Composer Tristan Perich has released four CDs this year through the Physical Editions imprint. Each comes in a cardboard sleeve about the size of a DVD case, accompanied by a foldout poster of its score. The covers are illustrated with drawings, also by Perich, but realized with the help of machines. Both the music and the drawings display an incredible density of content, almost too much information to process at one sitting. Even as foldout posters, the music on the scores is too tiny for any musician (or anyone else) to read without a magnifying glass; the sheer number of notes, and the intensely repetitive phrases into which they’re arranged, is almost frightening—the idea of trying to play this stuff is enough to give a person fits of nervous anxiety.

Each piece is made up of a single track; there are no movements in Perich’s work, and very little movement. It’s minimalism of a highly active sort, with none of the lush romanticism heard in, say, later Philip Glass or Steve Reich. That said, the first and longest piece, “Parallels,” arranged for tuned triangles, hi-hats and 4-channel 1-bit electronics, has moments of thrilling beauty. There’s a moment about eight and a half minutes in, after a few patterns have been repeating for quite a while, the percussion (performed by the duo of Todd Meehan and Doug Perkins, who also commissioned the piece) tinging and the electronics pulsing, when a new, more vibrant electronic tone begins to ring out. Despite being just as fast and mechanical as everything that’s come before, it’s somehow so much more active that the listener’s pulse begins to race; it’s like the moment when an Underworld song reaches its climax. At the same time, the high-pitched tones and pulsing repetitions also recall works by Ryoji Ikeda. And as with Ikeda’s work, the music is experienced very differently through speakers than through headphones. It’s only in the 46-minute piece’s final section that the hi-hats come in, after the electronics have shifted from the high frequencies of earlier to an almost marimba-like pitch, and it’s like the music is bouncing around the listener’s head, before stopping abruptly.

The second composition, “Telescope,” is virtually the opposite of “Parallels” in every way. It’s scored for two bass clarinets, two bass saxophones, and Perich’s 4-channel 1-bit electronics, and is only seven minutes long. The bass clarinets, played by Sara Budde and Eileen Mack, and the baritone saxophones, played by Argeo Ascani and Alex Hamlin, emit long, slow drones, with the occasional slightly higher harmonic note, as the electronics ping out a melody—it’s like listening to a submarine crew use their sonar to sing lullabies to whales.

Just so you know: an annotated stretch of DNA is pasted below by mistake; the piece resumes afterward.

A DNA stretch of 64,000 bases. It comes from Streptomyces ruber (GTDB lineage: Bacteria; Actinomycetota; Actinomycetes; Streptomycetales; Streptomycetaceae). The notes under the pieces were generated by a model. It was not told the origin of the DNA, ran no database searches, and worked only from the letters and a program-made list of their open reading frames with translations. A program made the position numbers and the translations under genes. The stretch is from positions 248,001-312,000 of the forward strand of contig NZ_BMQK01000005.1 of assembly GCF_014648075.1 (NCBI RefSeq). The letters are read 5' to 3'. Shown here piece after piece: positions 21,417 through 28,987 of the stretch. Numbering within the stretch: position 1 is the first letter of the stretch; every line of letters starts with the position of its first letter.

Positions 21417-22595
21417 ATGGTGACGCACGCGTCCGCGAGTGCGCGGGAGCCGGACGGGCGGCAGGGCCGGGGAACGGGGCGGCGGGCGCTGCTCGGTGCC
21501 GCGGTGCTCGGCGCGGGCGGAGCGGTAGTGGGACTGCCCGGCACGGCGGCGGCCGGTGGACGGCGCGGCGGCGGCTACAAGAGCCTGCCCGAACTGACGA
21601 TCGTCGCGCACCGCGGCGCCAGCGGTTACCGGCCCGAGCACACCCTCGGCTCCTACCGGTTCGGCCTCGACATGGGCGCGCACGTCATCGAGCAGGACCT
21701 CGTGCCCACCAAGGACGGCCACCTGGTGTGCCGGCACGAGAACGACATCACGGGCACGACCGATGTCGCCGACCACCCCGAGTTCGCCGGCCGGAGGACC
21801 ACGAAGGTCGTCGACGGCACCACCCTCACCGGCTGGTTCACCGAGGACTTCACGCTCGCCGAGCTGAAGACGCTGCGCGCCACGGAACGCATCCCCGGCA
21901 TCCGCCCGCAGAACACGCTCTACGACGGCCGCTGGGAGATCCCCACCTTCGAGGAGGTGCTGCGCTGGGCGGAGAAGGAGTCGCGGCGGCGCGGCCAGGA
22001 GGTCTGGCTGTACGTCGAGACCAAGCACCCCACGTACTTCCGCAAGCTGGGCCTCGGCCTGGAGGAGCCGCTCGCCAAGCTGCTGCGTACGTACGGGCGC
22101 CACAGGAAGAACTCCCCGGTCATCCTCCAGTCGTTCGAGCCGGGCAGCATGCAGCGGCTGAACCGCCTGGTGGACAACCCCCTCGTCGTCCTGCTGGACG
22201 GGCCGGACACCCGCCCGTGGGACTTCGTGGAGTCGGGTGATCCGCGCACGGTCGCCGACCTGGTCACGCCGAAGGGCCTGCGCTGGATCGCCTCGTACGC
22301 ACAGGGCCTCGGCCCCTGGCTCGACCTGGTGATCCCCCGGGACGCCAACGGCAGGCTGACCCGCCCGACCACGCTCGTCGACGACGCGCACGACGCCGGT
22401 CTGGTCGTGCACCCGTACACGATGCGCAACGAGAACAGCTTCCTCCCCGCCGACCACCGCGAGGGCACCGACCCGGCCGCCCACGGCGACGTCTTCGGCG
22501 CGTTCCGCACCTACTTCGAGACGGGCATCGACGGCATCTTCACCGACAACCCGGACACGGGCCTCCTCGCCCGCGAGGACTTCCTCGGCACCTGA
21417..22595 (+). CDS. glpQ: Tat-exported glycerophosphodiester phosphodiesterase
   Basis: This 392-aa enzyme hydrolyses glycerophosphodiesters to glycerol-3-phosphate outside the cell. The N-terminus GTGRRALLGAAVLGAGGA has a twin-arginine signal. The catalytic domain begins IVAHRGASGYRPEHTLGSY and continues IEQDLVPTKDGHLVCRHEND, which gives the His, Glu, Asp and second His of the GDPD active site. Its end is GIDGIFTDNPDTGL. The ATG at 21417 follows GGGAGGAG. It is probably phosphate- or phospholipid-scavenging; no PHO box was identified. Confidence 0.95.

The third piece, “Dual Synthesis,” returns to the high-pitched, high-speed pulsations of “Parallels.” It’s scored for harpsichord, played by Daniel Walden, and 4-channel 1-bit electronics. Here, the electronics are primarily emitting single repeated notes, almost like an echoing signal, as Walden strikes the harpsichord’s strings in fast, shimmering triplet figures that recall the lightning-speed, maniacal shred arpeggios of guitarist Mick Barr. At times, a human element enters into the music, as the stuttering rhythm seems to cause Walden to slow down as he considers the next move; he doesn’t quite falter, exactly, but the listener, thinking that perhaps he might, is oddly thrilled and concerned for him. As the piece continues, though, it becomes clear that the stuttering effect is highly deliberate, and is in fact part of the score, which makes Perich’s compositional methods seem almost perverse, and more brilliant for it. Still later, the music becomes more romantic and emotionally florid, somehow, almost bringing to mind the analog synthesizers of 1970s progressive rock. Over its 23-minute running time, “Dual Synthesis” explores a startling array of moods.

The final piece, “Active Field,” is scored for 10 violins and 10-channel 1-bit electronics, and performed by Ensemble Signal (Olivia De Prato, Molly Germer, Jennifer Choi, Christopher Otto, Yuki Numata Resnick, Josh Modney, Esther Noh, Ari Streisfeld, Patti Kilroy and Lauren Cauley), conducted by Brad Lubman. This is the most traditionally written, and conventionally beautiful, of the four pieces, a way of bringing the listener back down to earth after the utter alien-ness of so much of what’s come before. The violins have the room to themselves for several minutes at the beginning, and they gradually shift from a slow rippling to unfolding melodies and harmonies that sound like minimalist takes on Appalachian folk music. It’s not until near the 10-minute mark (of a 25-minute piece) that the electronics take over, and they sound like the soundtrack to a classic Nintendo game, playing simple, repetitive patterns intended to keep the listener’s attention focused as he or she sends Mario running and jumping to the next level. After five minutes of this, the violins reappear, playing Glass-esque pulses which are matched by the electronics, gradually rising to a dramatic point-counterpoint climax, after which they dissolve into long drones. At the very end of the piece, another romantic melody emerges, as though the video game hero has won the day and is being rewarded.

Tristan Perich is a fascinating composer whose ability to blend the electronic and the organic gives his music an emotional power its austerity, repetitiveness, and sometimes nearly painful frequencies might not immediately suggest. Each of these pieces is worth hearing; taken as a set, they’re some of the year’s most astonishing music.

Phil Freeman

Buy Tristan Perich‘s Compositions from Physical Editions

Stream “Parallels,” “Telescope,” “Dual Synthesis” and “Active Field” on Spotify:

One Comment on “Tristan Perich

  1. Pingback: Tristan Perich Releases Reviewed « Avant Music News

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